The high points of their findings included:

  • Caloric content of the daily diets spontaneously dropped approximately 1000 Kcal;
    The average weight loss observed in the group over the two weeks of carbohydrate restriction (approximately 4 lbs) could be totally attributed to the spontaneous caloric deficit (i.e. it was not simply due to water loss);
  • Blood sugars normalized and insulin sensitivity improved by 75%;
  • Triglyceride, cholesterol, and HgbA1c levels all improved.

To reiterate, none of these findings are surprising when we look at the numerous studies available today.

What I find sadly amusing – to the point of absurdity – are the editors’ comments: “...we know little about how low-carbohydrate diets cause weight loss or how they affect glycemic control.” It goes to show you that even the editors of the prestigious Annals can live in a biased vacuum.

If I am not mistaken, the literature on controlled carbohydrate nutrition begins in the late 1800’s and is replete with case studies, prospective randomized trials, mechanisms of action, thermodynamic investigations, and metabolic pathway elucidation.

We, in fact, know quite a lot about this topic.

Monday, May 09, 2005

Do You Need Fat to Lose Fat?

An interesting study may explain why a low-fat diet may be counter-productive to weight loss, especially the old fat stored around your body's peripheral tissues - your belly, bottom and thighs.

It appears that the fat stored in those areas aren't burned efficiently unless new fat is eaten or generated in the liver.

Researchers at Washington University School of Medicine in St. Louis developed genetically engineered mice missing an important fat-synthesizing enzyme so they could not produce new fatty acids in the liver. Because liver fatty acids are vital for maintaining normal blood sugar, fat and cholesterol metabolism, these mice must take in dietary fat to remain healthy.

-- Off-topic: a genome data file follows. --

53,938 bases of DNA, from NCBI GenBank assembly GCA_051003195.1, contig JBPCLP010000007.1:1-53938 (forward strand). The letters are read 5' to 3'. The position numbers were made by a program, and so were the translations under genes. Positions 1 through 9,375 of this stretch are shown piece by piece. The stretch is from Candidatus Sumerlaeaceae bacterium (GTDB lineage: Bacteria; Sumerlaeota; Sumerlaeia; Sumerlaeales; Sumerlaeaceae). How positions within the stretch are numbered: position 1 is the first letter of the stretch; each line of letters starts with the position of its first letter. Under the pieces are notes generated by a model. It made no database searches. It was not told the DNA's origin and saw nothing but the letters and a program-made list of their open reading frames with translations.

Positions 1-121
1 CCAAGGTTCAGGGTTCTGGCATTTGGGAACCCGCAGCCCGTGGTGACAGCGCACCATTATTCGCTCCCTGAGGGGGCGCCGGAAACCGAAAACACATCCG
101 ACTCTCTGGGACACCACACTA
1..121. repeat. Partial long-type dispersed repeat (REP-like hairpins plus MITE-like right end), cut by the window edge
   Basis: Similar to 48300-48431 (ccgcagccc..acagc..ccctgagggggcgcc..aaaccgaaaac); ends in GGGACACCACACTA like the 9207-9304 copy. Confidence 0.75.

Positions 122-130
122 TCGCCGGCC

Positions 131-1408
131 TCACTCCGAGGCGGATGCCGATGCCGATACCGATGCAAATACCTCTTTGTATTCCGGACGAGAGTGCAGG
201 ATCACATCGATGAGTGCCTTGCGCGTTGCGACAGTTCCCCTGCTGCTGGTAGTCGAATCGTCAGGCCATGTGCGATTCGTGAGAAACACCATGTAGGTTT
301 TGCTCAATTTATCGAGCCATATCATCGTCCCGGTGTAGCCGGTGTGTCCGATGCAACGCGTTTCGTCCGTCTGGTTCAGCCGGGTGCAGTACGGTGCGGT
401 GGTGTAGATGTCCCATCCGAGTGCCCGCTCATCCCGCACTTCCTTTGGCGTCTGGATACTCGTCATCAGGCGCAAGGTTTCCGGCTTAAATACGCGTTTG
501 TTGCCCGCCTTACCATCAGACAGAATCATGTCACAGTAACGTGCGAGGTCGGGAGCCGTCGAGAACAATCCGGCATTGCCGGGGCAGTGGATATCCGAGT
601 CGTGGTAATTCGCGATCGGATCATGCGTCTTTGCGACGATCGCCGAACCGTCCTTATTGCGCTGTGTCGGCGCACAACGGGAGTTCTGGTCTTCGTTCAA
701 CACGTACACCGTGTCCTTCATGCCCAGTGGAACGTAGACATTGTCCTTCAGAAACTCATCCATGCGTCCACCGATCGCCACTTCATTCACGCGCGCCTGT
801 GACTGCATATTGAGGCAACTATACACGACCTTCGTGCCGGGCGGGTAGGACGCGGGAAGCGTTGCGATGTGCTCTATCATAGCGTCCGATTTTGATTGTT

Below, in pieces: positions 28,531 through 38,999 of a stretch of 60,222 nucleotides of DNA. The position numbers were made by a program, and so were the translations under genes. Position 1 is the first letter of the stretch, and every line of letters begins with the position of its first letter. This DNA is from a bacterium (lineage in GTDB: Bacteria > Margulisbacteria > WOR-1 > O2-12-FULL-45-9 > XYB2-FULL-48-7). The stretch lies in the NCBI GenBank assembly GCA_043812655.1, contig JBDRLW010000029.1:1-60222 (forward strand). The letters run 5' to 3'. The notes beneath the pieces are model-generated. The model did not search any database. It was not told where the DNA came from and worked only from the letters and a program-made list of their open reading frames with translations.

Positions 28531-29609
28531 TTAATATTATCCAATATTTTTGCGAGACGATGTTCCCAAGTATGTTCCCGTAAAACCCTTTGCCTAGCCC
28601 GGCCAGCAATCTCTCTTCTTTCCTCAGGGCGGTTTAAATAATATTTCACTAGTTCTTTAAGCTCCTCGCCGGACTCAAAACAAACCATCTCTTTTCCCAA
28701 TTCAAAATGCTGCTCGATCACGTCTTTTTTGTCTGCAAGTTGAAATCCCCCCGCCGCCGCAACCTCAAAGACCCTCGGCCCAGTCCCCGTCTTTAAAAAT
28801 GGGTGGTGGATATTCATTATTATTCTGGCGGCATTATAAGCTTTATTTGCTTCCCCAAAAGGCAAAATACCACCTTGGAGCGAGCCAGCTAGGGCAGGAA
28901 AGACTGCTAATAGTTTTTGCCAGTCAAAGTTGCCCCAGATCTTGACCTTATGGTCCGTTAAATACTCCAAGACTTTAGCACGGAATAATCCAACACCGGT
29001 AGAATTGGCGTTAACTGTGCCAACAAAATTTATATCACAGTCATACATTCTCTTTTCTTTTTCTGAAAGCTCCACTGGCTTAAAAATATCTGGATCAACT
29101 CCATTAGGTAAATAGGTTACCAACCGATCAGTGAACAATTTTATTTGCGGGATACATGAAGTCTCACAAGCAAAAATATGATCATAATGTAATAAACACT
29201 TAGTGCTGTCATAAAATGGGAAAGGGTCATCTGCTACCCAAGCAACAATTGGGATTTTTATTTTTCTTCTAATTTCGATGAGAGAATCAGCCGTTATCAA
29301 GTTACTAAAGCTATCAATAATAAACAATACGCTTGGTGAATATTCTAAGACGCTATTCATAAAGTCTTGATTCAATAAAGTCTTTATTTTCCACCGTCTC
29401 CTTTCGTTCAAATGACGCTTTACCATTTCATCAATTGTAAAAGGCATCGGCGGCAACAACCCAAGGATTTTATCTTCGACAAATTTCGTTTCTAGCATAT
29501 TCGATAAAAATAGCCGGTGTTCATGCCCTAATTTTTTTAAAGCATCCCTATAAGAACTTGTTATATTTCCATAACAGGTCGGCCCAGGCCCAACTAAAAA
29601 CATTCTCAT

When these genetically-altered mice were placed on a no-fat diet, they developed fatty liver disease and suffered from low sugar levels. And, also noteworthy, because their livers were unable to burn the old fat, extra pounds accumulated.

Both conditions were reversed when researchers modified their diets to include fat.

In fact, on a normal diet, the modified mice were no different than normal ones in terms of body weight, body fat, metabolic rate and food intake.

Scientists also found the effect of added dietary fat could be duplicated when the mice were treated with a drug that activates the PPAR-alpha found in all mammals and central to metabolic processes that extract energy from dietary components like carbohydrates and fats.

Dieters who want to lose fat stored in peripheral tissues, according to the lead researcher, may find it useful to consume small amounts of dietary fats, such as fish oils, to effectively activate PPAR-alpha and the fat burning pathways through the liver.

The quality of fats and oils eaten is critical. The fat and oils you add to your food or part of the foods you eat are important. Nuts, seeds and quality proteins provide excellent fats, as do fish oils and nut oils.

Sunday, May 01, 2005

Evidence for Health

These days it is common to hear and read about "evidence based" medicine and recommendations. What does it mean in your life? How do you use the evidence to improve your health and well-being?

I'll sort through the evidence available to provide a comprehensive look at how your lifestyle, eating habits, stress and activity level all impact your health and well-being and how you can control your weight and health in the long-term!

Let me clearly state my bias....I believe that a controlled-carbohydrate approach offers your best option for dietary nutrient-density, weight management and energy level. This is not to say it is right for everyone, but it is an option that is supported by the scientific evidence and can be used by many people quite successfully. My objective here is to provide my readers with timely evidence from scientific studies that supports healthy habits.